Being a woman today means a thirty-year rollercoaster ride. Professional women have been trying for decades to do it all at home and in the workplace, while still receiving less domestic support from their husbands than needed. The competing obligations and second-shifting leaves women with too little time and space for nurturing their own needs and exacts a heavy price on their wellbeing over time. Women have learned how to lean in. Have they learned how to lean back? The effort to be superwoman is burning them out. There are better ways to lessen the load and stress. This book draws attention to the second-shift phenomenon and offers women better life strategies that can bring more joy, energy, fulfillment, and fun into their lives.
A notion developed at some point during the last 30 years that women could have and do it all. The gender equality movement was gathering steam and western societies were making greater efforts to draw women into more significant jobs in the business world. Women were being offered the opportunity to break out of the stereotypical role of housewife, or part-time employee and find expression in professional fields. Their increased access to higher education was instrumental in this. After all, what woman didn't want to get the same opportunities as men? For generations, females had watched their brothers and husbands get out there in the workplace and manage a full-time, challenging and rewarding career. The men brought home the paychecks, commanded the power and autonomy, honed their professional skills and talents, achieved recognition and praise, won promotions, built stimulating social networks, enjoyed on-the-job perks like free meals, company cars, company travel, company entertainment, made significant social impacts, and developed a large part of their self-esteem based on their work. Once women began to earn the same university degrees and equivalent credentials to men, why not get the same jobs and have the same rewards? As women entered the workplace and worked their way up the ladder to becoming equals with men, the real juggling act began. Women thought that they could put in the same hard day of work as their male counterparts and somehow fit everything else into their lives too, confident that society would recognize the imbalances and make the necessary social adjustments to allow them to manage the balancing act. They learned how to navigate their way at work, clinch business deals, write policy, make laws, become subject matter experts, perform technical operations and plan major events. After this kind of stimulating but hard day at work, women would then scoot out of the office place and start the second shift. They would race home to the kids, or first to the daycare centre to pick them up, then begin a marathon to prepare after-school snacks, feed and walk the dog, cook dinner, wash up, help the kids with their homework, drive the kids to Brownies or music lessons or hockey practise, try to make up for the long day apart with evening quality time and listen to their schoolyard troubles, patch up scraped knees, throw dirty clothes in the laundry, get the kids ready for bed, read them a bedtime story, tuck them into bed, tidy up, and then sit back for 15 minutes and try to be a charming, relaxed wife for their husbands. But there aren't 30 hours in a day. Ladies, we would do that marathon day after day, and think we could sustain our superwoman efforts because we really wanted to prove we could make it in a man's world. We thought the load would get lighter for us, but the days stretched into years and we were wearing out. It didn't happen quite like we thought it would. There was talk of emancipation. It didn't quite happen. Why not? Part of the career woman theory was that as women were finding their way in a man's professional world, men would find their way in the home. Men would naturally begin to do more housework and childcare, thereby sharing and reducing the woman's traditional household work load. Equality would have been achieved. Guess what? That didn't happen. Not anywhere in the world. In the West, as well as in a number of developing countries, most women entered the workforce decades ago, are already considered equals according to the law, and are holding down a full-time job. Societies have progressed and it has become the norm for a woman to have not only a job, but a lifetime career. Despite this, women still shoulder most of the responsibilities at home. Women are still doing most of the housework. This is the phenomenon which has become known as the second shift. Women are still handling the lion's share of the housework, the care-giving for children, and the care-giving for elderly parents - in some cases also for extended family members, including the in-laws. The hoped-for redistribution of workload has hardly happened. And yet, women know that the ball simply can't drop, so women effectively find themselves with 2 jobs. Women want to take care of all their charges and do what they can to keep everybody happy. Quite the opposite of "having it all", the Director of Family Values@Work, Ellen Bravo argues that this generation of women is concerned about "losing it all", including their jobs, their children's health, and their family's financial stability, due to the regular conflicts that arise between being a good employee and a responsible parent. Beyond those losses, women's own health and well-being are at great risk under these circumstances. This also powerfully impacts their children's progress and well-being. To boot, a woman's marriage is often one of the casualties of her being so over-burdened. Women have learned how to Lean In. Have they learned how to Lean Back? The effort to be superwoman is burning them out. There are better ways to lessen the load and stress, and to re-organize their lives. Once women take stock and find a new balance, they will be able to have more fun, joy, fulfillment and better health and wellbeing.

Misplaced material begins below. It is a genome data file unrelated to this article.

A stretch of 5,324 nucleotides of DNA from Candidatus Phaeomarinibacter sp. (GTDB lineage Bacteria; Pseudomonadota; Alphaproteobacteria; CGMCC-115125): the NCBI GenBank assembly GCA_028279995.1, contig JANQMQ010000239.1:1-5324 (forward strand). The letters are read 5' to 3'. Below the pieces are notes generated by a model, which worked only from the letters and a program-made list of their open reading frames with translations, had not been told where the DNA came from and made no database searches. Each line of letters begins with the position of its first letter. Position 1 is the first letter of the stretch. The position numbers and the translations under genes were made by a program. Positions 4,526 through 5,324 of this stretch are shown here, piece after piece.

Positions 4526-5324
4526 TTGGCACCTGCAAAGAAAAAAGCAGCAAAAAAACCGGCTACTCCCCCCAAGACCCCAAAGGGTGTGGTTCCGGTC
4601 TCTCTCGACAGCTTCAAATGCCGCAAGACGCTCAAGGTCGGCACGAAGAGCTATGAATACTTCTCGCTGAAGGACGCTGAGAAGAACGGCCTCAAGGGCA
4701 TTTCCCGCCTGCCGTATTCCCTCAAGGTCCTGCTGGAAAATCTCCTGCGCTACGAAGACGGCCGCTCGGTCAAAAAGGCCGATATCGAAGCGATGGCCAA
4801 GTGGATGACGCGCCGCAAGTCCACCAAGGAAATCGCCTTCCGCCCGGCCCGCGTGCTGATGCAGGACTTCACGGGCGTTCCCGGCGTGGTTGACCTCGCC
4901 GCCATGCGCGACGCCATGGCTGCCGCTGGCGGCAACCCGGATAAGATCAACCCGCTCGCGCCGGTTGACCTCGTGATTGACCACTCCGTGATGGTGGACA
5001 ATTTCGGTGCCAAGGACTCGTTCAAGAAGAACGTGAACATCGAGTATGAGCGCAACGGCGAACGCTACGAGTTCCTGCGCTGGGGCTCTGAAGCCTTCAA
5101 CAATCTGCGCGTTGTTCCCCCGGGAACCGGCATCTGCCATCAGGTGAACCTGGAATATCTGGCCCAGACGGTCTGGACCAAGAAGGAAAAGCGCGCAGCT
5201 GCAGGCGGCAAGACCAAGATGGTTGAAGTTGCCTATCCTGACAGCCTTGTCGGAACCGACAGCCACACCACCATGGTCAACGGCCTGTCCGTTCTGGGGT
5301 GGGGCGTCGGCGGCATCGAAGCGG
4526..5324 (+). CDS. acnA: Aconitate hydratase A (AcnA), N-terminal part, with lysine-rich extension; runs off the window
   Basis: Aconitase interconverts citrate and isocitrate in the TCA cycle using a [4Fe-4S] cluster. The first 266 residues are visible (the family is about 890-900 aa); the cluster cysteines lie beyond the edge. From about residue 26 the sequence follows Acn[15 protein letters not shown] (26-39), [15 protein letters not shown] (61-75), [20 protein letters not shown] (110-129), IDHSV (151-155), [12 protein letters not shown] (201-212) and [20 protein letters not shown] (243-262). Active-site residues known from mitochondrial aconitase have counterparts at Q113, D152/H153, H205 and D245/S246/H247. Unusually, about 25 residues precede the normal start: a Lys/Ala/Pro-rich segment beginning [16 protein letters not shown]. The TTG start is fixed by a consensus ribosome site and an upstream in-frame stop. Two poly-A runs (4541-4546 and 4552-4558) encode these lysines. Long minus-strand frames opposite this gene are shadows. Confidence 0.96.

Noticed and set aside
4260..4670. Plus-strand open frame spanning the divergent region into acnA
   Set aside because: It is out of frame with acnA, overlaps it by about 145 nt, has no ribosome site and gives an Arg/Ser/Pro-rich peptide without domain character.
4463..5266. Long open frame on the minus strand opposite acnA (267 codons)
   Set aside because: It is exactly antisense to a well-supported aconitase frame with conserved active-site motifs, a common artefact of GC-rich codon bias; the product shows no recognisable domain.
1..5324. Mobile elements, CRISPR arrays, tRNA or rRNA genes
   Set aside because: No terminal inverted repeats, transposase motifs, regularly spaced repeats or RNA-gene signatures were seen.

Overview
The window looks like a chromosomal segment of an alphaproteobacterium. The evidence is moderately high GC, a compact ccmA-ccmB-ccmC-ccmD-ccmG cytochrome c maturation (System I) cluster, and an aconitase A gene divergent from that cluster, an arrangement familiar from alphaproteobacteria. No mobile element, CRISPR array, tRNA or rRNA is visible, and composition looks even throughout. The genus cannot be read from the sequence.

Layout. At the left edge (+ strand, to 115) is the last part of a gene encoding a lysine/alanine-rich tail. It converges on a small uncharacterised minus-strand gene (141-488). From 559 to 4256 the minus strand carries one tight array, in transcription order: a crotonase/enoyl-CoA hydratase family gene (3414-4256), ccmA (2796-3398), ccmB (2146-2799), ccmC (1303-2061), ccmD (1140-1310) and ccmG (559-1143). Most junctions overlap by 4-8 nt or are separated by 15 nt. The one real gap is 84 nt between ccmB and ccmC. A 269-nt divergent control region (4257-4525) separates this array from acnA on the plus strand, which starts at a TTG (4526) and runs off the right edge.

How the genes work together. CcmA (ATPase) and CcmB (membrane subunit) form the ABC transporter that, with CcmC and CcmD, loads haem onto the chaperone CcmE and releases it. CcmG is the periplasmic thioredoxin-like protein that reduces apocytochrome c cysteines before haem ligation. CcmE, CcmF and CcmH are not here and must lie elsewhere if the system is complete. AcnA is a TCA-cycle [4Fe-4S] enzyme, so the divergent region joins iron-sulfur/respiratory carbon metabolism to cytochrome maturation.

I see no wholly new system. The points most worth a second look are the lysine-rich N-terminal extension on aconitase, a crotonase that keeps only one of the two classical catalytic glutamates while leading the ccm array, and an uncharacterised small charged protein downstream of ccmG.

Pamela Hay is a career diplomat, linguist, and world traveler who has spent decades interacting with women across different cultures and continents, observing the similarities in their lives, particularly with respect to managing the balancing act. She has taken her family on diplomatic postings within Asia and Europe and has recently returned to Canada.